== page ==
Please note: The College of Professional Studies undergraduate programs will operate on a semester academic calendar in fall 2016. Read more.

Students who started this program prior to Fall 2015 should follow the curriculum reflected on their manual degree audit, which can be obtained by contacting their academic advisor .

General Foundation Courses (18 s.h.)

Admissions Requirements

Below are the official Admissions Requirements for this program.

  • Online application
  • Academic transcripts: submit one of the following
    • Official high school degree
    • Official GED
    • Official associate degree showing degree conferral and date
  • Transfer credit documentation : should be submitted with your application material
    • Academic transcripts from each institution you previously attended:
      • Official U.S. transcripts: if you applied previously earned credit toward your earned associate degree, you must request transcripts from each institution you attended.
      • Official foreign transcripts: must include English translation. We encourage you to submit a course-by-course evaluation of your diploma(s) and transcript(s)
    • College-level examinations: official examination score(s)
    • Military evaluation
  • Proof of English language proficiency: ONLY for students for whom English is not their primary language: English language proficiency guidelines

For general admissions information and recommended admissions deadlines, Undergraduate Admissions.

All requirements must be received prior to review.


Estimated total tuition for this program is $62,280.00 .

Tuition for individual courses is based on the number of semester hours. Most courses are 3-4 semester hours. See Undergraduate Tuition Rates for details.

Use our Tuition Calculator below to see if transfer credit or tuition reimbursement from your employer could reduce your total tuition.

Tuition Calculator

Please note: The estimated total tuition is based on tuition rates for Academic Year 2017-18 and does not include any fees or other expenses. Some courses and labs have tuition rates that may increase or decrease total tuition. Tuition and fees are subject to revision by the president and Board of Trustees at any time.

*A maximum of 9 quarter hours of graduate- or doctoral-level credit obtained at another institution may be awarded as Advanced Graduate Credit to the Doctor of Education program.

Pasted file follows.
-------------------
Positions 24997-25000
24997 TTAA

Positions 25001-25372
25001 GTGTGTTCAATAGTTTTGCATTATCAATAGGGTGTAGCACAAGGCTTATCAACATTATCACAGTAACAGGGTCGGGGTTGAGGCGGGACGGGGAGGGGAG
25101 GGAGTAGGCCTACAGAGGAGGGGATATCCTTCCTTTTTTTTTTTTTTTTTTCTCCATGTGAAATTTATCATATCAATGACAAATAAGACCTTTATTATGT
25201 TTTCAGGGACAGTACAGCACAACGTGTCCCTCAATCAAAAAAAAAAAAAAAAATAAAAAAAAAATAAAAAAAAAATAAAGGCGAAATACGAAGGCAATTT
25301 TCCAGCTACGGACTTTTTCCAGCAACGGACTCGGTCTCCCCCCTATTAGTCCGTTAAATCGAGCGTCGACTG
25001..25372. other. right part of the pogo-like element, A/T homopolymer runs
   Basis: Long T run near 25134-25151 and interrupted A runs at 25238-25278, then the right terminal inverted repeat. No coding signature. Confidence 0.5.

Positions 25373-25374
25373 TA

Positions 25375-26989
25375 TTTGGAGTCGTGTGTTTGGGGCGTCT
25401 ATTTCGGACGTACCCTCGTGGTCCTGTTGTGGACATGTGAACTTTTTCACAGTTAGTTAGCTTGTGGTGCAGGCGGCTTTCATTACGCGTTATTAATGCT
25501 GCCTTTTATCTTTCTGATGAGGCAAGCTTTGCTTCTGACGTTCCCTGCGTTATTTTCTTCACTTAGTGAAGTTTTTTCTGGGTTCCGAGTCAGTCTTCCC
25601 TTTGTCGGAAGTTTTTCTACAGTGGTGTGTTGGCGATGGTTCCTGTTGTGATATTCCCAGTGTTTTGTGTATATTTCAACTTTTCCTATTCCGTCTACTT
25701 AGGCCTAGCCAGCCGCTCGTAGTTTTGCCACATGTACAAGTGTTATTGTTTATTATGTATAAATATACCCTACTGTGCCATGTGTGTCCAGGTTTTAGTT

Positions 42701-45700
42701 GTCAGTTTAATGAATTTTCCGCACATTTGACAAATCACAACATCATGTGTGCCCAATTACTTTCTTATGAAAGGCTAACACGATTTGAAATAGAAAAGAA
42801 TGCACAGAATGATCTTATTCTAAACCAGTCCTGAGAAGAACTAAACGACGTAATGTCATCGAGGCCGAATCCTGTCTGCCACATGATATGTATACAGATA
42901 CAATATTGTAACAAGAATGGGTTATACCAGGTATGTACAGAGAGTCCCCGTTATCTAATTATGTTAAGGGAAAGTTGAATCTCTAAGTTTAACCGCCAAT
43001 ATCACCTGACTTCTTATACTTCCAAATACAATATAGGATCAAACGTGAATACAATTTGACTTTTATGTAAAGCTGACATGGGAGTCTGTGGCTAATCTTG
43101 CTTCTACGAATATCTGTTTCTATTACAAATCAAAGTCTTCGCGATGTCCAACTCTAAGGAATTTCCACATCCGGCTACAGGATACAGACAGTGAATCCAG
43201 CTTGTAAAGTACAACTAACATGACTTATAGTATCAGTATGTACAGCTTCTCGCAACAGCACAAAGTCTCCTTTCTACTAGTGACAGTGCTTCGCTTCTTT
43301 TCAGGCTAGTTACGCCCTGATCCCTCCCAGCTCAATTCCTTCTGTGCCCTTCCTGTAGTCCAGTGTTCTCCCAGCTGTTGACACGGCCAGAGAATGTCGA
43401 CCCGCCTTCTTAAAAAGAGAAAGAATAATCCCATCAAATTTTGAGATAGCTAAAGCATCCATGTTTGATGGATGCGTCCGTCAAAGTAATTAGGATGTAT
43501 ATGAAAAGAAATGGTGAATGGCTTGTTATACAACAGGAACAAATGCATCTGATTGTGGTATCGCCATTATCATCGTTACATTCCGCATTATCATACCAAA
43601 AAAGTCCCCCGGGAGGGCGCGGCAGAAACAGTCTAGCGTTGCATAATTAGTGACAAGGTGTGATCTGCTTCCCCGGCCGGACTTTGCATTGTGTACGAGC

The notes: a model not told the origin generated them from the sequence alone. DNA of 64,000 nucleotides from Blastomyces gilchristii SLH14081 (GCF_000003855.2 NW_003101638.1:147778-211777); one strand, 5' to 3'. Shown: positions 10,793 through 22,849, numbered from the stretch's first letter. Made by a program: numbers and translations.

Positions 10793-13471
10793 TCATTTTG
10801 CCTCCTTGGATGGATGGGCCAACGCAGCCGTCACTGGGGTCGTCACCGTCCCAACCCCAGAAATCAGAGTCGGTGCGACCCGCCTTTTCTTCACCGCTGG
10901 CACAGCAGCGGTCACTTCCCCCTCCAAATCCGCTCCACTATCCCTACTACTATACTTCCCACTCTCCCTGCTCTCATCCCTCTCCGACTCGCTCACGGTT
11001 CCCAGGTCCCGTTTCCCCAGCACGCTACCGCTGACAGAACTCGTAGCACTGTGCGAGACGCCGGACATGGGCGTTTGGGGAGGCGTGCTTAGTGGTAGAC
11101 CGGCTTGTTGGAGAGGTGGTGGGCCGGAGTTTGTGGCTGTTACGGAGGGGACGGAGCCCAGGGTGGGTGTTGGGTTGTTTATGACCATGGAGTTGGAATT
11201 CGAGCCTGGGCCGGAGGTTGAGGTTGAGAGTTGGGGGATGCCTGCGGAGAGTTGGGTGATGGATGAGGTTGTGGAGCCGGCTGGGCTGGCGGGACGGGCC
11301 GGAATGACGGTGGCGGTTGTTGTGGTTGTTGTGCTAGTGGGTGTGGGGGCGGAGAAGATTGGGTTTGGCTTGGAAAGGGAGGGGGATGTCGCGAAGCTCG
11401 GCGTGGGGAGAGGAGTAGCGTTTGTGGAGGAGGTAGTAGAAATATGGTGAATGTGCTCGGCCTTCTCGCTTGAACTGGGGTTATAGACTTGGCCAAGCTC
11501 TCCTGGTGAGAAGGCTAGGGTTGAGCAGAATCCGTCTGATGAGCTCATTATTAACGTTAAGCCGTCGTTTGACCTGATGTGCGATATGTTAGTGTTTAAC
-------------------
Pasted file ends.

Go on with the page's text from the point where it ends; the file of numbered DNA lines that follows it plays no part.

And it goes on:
Student Profile

Who Will Your Classmates Be?

This Bachelor of Science in Political Science degree program is well suited for students who wish to continue on to graduate school or pursue a career in law, public administration, or politics.

Careers to consider include:

  • Political scientist
  • Lobbyist
  • Market or survey researcher
  • Judicial worker
  • Legal assistant
  • Intelligence officer
  • High school government teacher
  • Policy or legislative analyst
  • Journalist

Learning Outcomes

Program Student Learning Outcomes

  1. Specialized Knowledge
    Interpret political events, theories, perspectives, scholarly works, and public policies over time and in the context of various political systems.
  2. Broad and Integrative Knowledge
    Describe and evaluate an issue related to contemporary political phenomena in a wider social context by employing interdisciplinary perspectives from political science, philosophy, and sociology.
  3. Applied and Collaborative Learning
    Complete a substantial project that evaluates a significant question in political science, including an analytic narrative of the effects of learning outside the classroom on the research or practical skills employed in executing the project.
  4. Civic and Global Learning
    Explain diverse positions, including those representing different cultural, economic, and geographic interests, on a contested public issue, and evaluate the issue in light of both those interests and evidence drawn from journalism and scholarship.